Farmers Too Big a Factor to Permit Cana-
dian Reciprocity, 20; Gold Drained by Foreign
Investors, 7; Industries Not Needing Protec-
tion a Growing Belief, 293; Labor and In-
dustry Defended by Tariff League Proven,
175: Market for Americans, 373; Market for
Woolens Intensely Competitive, 346; Markets
that Canada Would Capture-Millersville
(Pa.) "Herald," 253; Money by Millions to
Buy Canadian Farm Land-Des Moines Capi-
tal, ooo; Products Discredited-San Francisco
"Chronicle," 360; Sheep Growers Allotted by
Agreement "American Sheep Breeder," 304;
Society of Equity Protests to Ways and
Means Committee, 149; Wages and the Tariff
-Washington Correspondence, 42.
Ames, William C., says Reciprocity Will Im-
peril our World Position, 332.
Annexation of Canada Not So Remote Perhaps
-San Francisco "Chronicle," 116.
Annexation Talk May Not Be Bosh, 268.
Annual Meeting of Tariff League, Notice, 18.
Annual Meeting of Tariff League, 53.
Ansberry, Representative, Offers Excise Tax
as a Substitute, 316.
Anti-Agreement Sentiment-Grand Forks (N.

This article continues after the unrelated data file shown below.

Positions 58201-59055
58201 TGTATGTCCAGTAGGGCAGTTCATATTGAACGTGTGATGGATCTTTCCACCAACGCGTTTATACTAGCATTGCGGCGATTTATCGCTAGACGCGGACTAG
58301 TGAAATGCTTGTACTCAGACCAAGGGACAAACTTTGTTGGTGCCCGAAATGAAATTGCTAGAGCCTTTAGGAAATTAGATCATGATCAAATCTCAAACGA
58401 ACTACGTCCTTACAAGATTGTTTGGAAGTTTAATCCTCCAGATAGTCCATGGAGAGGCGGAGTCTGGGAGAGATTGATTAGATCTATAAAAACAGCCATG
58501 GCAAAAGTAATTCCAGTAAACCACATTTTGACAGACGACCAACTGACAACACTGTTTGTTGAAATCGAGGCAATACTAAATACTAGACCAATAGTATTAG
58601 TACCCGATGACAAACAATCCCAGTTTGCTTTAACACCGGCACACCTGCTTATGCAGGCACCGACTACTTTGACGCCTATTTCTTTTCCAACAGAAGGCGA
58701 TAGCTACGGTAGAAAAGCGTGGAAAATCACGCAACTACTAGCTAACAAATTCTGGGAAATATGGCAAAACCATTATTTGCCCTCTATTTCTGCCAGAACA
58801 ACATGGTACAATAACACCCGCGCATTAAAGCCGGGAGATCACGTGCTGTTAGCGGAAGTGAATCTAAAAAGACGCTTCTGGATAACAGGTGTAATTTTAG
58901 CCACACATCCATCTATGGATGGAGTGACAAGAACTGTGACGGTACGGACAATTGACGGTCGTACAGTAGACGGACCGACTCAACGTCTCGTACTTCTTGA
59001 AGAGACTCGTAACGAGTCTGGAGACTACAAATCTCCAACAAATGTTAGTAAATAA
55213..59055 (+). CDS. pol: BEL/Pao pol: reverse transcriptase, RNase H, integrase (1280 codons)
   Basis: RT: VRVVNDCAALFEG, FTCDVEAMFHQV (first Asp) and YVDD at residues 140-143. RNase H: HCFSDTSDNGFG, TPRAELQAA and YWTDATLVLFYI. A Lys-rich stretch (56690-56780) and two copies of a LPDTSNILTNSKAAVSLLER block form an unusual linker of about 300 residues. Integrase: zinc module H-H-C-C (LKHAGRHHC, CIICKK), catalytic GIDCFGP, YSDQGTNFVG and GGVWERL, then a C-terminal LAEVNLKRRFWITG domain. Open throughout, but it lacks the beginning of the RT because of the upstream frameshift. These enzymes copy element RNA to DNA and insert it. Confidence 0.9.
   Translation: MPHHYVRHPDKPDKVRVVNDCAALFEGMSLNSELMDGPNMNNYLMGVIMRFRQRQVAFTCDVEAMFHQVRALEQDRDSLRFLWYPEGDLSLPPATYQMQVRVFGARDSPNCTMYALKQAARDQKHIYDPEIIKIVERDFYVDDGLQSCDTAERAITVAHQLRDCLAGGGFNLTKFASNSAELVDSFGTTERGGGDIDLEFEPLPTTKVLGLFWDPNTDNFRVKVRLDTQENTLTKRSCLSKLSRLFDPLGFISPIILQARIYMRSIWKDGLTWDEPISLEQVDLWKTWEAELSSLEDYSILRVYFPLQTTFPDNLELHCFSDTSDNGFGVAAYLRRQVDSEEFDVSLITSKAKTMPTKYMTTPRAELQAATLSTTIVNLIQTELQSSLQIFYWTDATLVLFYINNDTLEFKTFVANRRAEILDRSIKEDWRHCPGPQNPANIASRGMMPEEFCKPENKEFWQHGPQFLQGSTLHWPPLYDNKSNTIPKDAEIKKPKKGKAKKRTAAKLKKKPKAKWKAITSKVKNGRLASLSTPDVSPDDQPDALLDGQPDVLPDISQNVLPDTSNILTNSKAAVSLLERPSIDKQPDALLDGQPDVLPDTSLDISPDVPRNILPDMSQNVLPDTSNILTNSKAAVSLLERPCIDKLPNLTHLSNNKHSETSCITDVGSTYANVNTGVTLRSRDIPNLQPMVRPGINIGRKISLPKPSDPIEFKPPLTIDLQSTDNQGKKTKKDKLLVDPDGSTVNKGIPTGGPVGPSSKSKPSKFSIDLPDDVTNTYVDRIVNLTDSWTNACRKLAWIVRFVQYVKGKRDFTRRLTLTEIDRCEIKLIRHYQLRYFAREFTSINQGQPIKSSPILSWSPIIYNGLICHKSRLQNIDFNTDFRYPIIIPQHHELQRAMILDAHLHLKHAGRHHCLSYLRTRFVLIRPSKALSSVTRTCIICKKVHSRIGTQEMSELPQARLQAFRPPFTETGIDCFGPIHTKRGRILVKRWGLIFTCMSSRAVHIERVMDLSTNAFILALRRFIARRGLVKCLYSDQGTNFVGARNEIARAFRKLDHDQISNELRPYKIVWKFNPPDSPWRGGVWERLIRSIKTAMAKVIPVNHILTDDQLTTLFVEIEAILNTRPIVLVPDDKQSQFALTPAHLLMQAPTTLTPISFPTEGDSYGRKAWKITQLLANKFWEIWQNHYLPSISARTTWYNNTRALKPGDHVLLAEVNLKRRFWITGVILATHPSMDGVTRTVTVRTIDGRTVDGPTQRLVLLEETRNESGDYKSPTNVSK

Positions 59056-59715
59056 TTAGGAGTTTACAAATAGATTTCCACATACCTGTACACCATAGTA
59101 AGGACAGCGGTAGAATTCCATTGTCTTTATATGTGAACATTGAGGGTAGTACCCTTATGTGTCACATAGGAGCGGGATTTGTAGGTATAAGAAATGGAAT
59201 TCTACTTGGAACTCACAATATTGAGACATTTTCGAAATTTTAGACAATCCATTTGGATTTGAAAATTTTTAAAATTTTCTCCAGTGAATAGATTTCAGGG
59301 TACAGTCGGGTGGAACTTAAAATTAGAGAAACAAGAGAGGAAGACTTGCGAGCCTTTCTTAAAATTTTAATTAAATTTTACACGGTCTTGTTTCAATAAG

D.) Times, 223:
Anti-Free-Trade Meetings Held in Northwest,

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B ACHELDER. N. J., Appeals to President in
Behalf of Farmers, 195; Replies to Samuel
W. McCall, 247:
Bailey, Senator, Addressed by Speaker Cannon,

105.

Bagging on Free List a Hardship for Industry
Here at Home, 269.

Beef Growers Will Meet Competition-Troy
"Times," 330.

Beef Trust Controls Argentine

Meats-Bath

(N. Y.) "Courier,' 9.

Beet Sugar up Against Obliterating Compe.
"Tribune,"
Benedict, Roswell A.. Applies Free-Coinage Sys.
tem to Land, No. 6, Page IV.
Beveridge, Senator, says Something Foolish, 60.
Blaine Always Opposed It-Manchester (Ia.)
"Press," 349.

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INDEX

Blaine and Harrison on Reciprocity, 264.
Blaine and McKinley Reciprocity-Cedar Rapids
"Republican," 120.

Blaine's Idea of Reciprocity-Des Moines "Capi-
tal," 135.
Plan-San Francisco

Blaine's Reciprocity
"Chronicle," 145.
Bogus Reciprocity Opposed by Tariff League,